Garbe has been feeling the ripple effect the pandemic has had on the event planning industry, impacting venues, caterers, florists, musicians, formal wear retailers and others.
“The event industry in general has been devastated by the pandemic,” Garbe said. “How are we going to move forward?”
Patti Taggart, owner of Tag Along Toys, shared her frustrations of having to keep her store closed during the government-ordered lockdowns. Even at the best times during the pandemic, she was only letting in three to five shoppers at a time. She wants to see the Ontario government reopen small businesses “sooner than later” with reduced customer capacity.
“It’s been really tough since Christmas,” said Taggart, who's just suffered through her worst January in her 19 years of running a business.
The roundtable discussion was the latest in a series of conversations Wood has hosted between local business owners and cabinet ministers and other elected officials from all levels of government. Wood had learned from area businesswomen that they felt they were facing unique challenges that weren't being addressed. He successfully proposed the virtual meeting through Dunlop's chief of staff.
A RBC report released in 2020 found that COVID-19 has weighed heavily on the decades of gains women have made in Canada's labour force, with more than 1.5 million women losing their jobs in the first two months of the pandemic-induced recession. The report found that women's participation in the labour force has fallen from a historic high to its lowest level in over 30 years. It predicated "this lost ground won't easily be recovered".
Meanwhile, men are picking up jobs at the three times the rate women are leaving because they have been adept at earning employment with companies benefiting from the increased demand for digital and e-commerce services that the pandemic created.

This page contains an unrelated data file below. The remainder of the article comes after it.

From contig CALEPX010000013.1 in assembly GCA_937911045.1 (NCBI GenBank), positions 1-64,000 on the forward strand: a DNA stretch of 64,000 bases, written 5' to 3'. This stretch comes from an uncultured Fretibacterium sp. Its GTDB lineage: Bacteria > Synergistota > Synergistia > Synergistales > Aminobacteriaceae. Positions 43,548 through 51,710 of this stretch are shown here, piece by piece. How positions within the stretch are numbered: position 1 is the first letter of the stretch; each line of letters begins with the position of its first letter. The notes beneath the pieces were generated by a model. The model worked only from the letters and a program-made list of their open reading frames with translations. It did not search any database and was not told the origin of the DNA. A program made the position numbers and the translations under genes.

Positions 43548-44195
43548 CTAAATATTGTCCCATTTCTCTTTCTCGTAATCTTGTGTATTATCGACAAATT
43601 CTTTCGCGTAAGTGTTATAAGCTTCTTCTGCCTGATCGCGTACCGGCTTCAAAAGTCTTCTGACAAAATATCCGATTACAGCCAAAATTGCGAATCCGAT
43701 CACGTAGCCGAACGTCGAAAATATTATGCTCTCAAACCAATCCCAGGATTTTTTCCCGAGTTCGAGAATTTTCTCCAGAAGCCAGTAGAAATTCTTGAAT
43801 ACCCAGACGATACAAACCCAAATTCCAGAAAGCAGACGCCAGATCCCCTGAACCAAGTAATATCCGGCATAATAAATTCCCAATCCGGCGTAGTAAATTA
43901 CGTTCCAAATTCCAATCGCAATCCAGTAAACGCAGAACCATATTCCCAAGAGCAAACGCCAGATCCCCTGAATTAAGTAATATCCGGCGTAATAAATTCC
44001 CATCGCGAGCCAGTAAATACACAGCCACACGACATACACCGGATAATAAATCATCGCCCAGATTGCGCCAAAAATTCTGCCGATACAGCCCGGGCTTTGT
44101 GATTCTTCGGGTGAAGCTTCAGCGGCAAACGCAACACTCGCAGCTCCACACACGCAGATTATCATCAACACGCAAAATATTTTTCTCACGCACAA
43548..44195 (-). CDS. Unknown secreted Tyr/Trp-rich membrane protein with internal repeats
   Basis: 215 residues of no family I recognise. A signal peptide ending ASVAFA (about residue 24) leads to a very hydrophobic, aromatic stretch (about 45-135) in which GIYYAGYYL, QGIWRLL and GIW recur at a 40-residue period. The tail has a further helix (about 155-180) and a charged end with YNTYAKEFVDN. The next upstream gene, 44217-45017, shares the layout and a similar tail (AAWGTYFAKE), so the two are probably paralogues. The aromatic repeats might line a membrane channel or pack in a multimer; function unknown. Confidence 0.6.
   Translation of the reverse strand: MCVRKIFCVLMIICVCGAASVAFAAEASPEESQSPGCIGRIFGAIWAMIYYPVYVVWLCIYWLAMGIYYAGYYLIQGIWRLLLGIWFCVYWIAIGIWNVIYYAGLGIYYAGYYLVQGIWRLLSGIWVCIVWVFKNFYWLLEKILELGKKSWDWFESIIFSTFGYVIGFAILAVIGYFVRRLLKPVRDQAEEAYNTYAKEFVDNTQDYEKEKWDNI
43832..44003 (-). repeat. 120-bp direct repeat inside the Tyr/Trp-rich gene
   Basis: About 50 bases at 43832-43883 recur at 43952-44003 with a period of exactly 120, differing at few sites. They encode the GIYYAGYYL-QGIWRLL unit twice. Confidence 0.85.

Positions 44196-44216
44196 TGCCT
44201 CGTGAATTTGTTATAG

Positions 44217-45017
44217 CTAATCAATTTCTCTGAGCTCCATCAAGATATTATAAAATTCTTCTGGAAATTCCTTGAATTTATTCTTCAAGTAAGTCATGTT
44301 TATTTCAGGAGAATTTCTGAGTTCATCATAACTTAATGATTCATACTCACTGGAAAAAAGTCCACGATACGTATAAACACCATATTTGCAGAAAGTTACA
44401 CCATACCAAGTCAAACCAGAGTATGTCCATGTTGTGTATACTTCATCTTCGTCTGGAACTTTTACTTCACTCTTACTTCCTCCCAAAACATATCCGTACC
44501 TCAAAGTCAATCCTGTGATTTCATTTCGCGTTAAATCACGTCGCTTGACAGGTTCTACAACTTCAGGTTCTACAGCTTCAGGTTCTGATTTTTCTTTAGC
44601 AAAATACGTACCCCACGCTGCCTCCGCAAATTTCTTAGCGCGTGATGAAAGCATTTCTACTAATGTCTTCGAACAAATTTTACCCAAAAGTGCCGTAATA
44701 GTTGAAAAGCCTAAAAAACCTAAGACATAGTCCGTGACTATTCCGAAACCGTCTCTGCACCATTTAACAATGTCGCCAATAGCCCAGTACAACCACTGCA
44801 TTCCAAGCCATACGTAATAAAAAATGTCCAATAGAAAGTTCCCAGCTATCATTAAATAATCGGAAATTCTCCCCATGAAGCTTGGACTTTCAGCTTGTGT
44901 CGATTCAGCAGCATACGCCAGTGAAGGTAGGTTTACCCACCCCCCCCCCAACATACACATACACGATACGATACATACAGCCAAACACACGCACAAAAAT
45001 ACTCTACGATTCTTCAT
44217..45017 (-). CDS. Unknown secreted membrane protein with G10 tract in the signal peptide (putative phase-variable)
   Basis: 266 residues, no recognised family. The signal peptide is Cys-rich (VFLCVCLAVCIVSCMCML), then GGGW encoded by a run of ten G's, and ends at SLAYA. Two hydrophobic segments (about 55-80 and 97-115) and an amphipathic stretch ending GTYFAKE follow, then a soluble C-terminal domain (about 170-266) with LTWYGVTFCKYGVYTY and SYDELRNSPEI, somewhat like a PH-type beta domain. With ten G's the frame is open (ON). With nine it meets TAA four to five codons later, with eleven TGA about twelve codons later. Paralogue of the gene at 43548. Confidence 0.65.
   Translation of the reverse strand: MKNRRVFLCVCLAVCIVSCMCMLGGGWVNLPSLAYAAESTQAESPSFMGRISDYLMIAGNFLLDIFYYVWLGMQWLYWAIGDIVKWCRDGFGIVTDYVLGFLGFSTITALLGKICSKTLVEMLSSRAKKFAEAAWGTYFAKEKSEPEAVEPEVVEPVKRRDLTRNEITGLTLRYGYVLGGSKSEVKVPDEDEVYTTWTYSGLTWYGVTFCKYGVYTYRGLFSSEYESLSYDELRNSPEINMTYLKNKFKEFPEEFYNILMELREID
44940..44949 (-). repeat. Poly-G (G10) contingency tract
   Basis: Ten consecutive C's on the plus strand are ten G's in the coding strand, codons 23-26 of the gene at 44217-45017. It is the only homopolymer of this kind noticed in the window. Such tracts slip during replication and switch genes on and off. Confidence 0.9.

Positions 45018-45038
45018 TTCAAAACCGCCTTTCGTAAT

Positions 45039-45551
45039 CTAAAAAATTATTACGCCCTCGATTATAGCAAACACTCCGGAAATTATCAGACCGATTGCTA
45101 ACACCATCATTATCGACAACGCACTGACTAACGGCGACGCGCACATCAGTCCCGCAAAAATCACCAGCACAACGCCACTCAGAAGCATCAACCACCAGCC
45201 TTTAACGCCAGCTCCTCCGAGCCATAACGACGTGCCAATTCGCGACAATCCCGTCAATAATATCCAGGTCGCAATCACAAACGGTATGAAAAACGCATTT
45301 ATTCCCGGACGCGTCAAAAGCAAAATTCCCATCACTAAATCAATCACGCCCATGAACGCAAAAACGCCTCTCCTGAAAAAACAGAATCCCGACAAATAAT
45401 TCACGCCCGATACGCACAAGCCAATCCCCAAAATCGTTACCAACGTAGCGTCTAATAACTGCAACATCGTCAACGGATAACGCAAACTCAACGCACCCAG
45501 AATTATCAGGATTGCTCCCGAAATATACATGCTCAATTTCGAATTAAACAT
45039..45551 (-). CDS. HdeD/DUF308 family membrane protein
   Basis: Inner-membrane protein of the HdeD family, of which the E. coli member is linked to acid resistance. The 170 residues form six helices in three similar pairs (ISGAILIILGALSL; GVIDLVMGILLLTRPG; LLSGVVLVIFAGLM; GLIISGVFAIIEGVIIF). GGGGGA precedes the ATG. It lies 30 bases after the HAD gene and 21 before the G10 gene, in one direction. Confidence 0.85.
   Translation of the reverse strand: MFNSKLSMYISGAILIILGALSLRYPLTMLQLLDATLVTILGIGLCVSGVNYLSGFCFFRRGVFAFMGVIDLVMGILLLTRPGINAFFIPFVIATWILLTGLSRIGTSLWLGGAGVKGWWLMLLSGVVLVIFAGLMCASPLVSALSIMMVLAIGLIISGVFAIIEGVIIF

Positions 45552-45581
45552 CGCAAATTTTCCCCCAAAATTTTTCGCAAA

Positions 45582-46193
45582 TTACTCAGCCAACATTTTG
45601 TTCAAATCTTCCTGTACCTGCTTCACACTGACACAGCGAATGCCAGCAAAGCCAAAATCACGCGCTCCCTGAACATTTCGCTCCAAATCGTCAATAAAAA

Participants also included Soula Burrell, executive director of the Women’s Business Network of the National Capital Region. During the pandemic, the organization has been hosting weekly virtual events for its nearly 300 members. Participation has tripled, she earlier told OBJ.
“The need for women to feel like they belong to a community has increased tremendously,” said Burrell in an interview with the Ottawa Business Journal prior to the roundtable discussion.
Members impacted by the pandemic have used their WBN connections to their advantage in some cases, she said.
“Some women lost their jobs but, because they belong to the network, they were able to reach out and ask for help and find work within a month.”
Many female entrepreneurs work in consumer-facing sectors that are more likely to have to temporarily shutdown during a pandemic.
“We are the nurturers, we are the caregivers, we are the providers of so many services,” said Burrell.
She added that she’s had "hundreds" of conversations with businesswomen over the past year, and knows that women are fighting to pull through.
“The pressure is incredible,” she said. “Their state of mind is hitting rock bottom, but women are survivors.”
The WBN is encouraging its members to support each other’s women-owned businesses as much as possible.
“How can we keep businesses moving forward? Start by giving each other our business,” said Burrell.